The Old Bachelor's Story.

A poem by John Hartley

It was an humble cottage,
Snug in a rustic lane,
Geraniums and fuschias peep'd
From every window-pane;

The dark-leaved ivy dressed its walls,
Houseleek adorned the thatch;
The door was standing open wide, -
They had no need of latch.

And close besides the corner
There stood an old stone well,
Which caught a mimic waterfall,
That warbled as it fell.

The cat, crouched on the well-worn steps,
Was blinking in the sun;
The birds sang out a welcome
To the morning just begun.

An air of peace and happiness
Pervaded all the scene;
The tall trees formed a back ground
Of rich and varied green;

And all was steeped in quietness,
Save nature's music wild,
When all at once, methought I heard
The sobbing of a child.

I listened, and the sound again
Smote clearly on my ear:
"Can there," - I wondering asked myself -
"Can there be sorrow here?" -

I looked within, and on the floor
Was sat a little boy,
Striving to soothe his sister's grief
By giving her a toy.

"Why weeps your sister thus?" I asked;
"What is her cause of grief?
Come tell me, little man," I said,
"Come tell me, and be brief."

Clasping his sister closer still,
He kissed her tear-stained face,
And thus, in homely Yorkshire phrase,
He told their mournful case.

- - -

"Mi mammy, sir, shoos liggin thear,
I' th' shut-up bed i'th' nook;
An' tho aw've tried to wakken her,
Shoo'll nawther spaik nor look.

Mi sissy wants her porridge,
An its time shoo had 'em too;
But th' foir's gooan aght an th' mail's all done -
Aw dooant know what to do.

An O, my mammy's varry cold -
Just come an touch her arm:
Aw've done mi best to hap her up,
But connot mak her warm.

Mi daddy he once fell asleep,
An nivver wakken'd moor:
Aw saw 'em put him in a box,
An tak him aght o'th' door.

He nivver comes to see us nah,
As once he used to do,
An let mi ride upon his back -
Me, an mi sissy too.

An if they know mi mammy sleeps,
Soa cold, an white, an still,
Aw'm feeard they'll come an fotch her, sir;
O, sir, aw'm feeard they will!

Aw happen could get on misen,
For aw con work a bit,
But little sissy, sir, yo see,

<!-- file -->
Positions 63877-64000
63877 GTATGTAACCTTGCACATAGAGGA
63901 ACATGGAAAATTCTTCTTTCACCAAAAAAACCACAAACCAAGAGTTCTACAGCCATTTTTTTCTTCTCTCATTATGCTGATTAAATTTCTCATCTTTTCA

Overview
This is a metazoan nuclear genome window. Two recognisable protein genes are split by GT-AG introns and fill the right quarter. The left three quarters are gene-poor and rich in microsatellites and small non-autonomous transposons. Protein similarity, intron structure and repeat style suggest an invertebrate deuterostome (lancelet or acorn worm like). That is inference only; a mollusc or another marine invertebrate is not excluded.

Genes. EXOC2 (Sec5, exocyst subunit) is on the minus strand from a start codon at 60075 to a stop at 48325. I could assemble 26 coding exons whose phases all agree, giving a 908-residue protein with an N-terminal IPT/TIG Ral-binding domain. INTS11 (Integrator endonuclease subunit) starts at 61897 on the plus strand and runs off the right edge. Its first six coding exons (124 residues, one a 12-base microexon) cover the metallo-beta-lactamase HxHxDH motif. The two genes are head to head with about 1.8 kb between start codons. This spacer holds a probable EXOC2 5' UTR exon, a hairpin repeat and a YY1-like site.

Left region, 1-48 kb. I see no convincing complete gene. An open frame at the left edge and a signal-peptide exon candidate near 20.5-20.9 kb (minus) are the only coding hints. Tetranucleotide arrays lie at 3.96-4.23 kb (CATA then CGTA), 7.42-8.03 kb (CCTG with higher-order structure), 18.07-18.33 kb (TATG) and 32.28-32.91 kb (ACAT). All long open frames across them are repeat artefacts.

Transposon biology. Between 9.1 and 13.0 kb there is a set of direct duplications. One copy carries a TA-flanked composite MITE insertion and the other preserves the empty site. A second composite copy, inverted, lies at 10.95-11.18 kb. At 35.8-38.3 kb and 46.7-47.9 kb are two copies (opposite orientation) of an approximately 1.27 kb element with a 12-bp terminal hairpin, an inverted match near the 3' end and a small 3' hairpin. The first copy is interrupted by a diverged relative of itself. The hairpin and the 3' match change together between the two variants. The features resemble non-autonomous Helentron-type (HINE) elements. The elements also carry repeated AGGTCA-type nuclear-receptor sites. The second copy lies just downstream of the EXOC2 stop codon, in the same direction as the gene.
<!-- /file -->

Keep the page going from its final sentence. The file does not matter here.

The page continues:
Shoo's varry young as yet.

Oh! dunnot let fowk tak mi mam!
Help me to rouse her up!
An if shoo wants her physic,
See, - it's in this little cup.

Aw know her heead wor bad last neet,
When putting us to bed;
Shoo said, 'God bless yo, little things!'
An that wor all shoo sed.

Aw saw a tear wor in her e'e -
In fact, it's seldom dry:
Sin daddy went shoo allus cries,
But nivver tells us why.

Aw think it's coss he isn't here,
'At maks her e'en soa dim;
Shoo says, he'll nivver come to us,
But we may goa to him.

But if shoo's gooan an left us here,
What mun we do or say? -
We connot follow her unless,
Somebody 'll show us th' way."

- -

My heart was full to bursting,
When I heard the woeful tale;
I gazed a moment on the face
Which death had left so pale;

Then clasping to my heaving breast
The little orphan pair,
I sank upon my bended knees,
And offered up a prayer,

That God would give me power to aid
Those children in distress,
That I might as a father be
Unto the fatherless.

Then coaxingly I led them forth;
And as the road was long,
I bore them in my arms by turns -
Their tears had made me strong.

I took them to my humble home,
Where now they may be seen,
The lad, - a noble-minded youth, -
His "sissy," - beauty's queen.

And now if you should chance to see,
Far from the bustling throng,
An old man, whom a youth and maid
Lead tenderly along; -

And if you, wondering, long to know
The history of the three, -
They are the little orphan pair -
The poor old man is me:

And oft upon the grassy mound
'Neath which their parents sleep,
They bend the knee, and pray for me;
I pray for them and weep.

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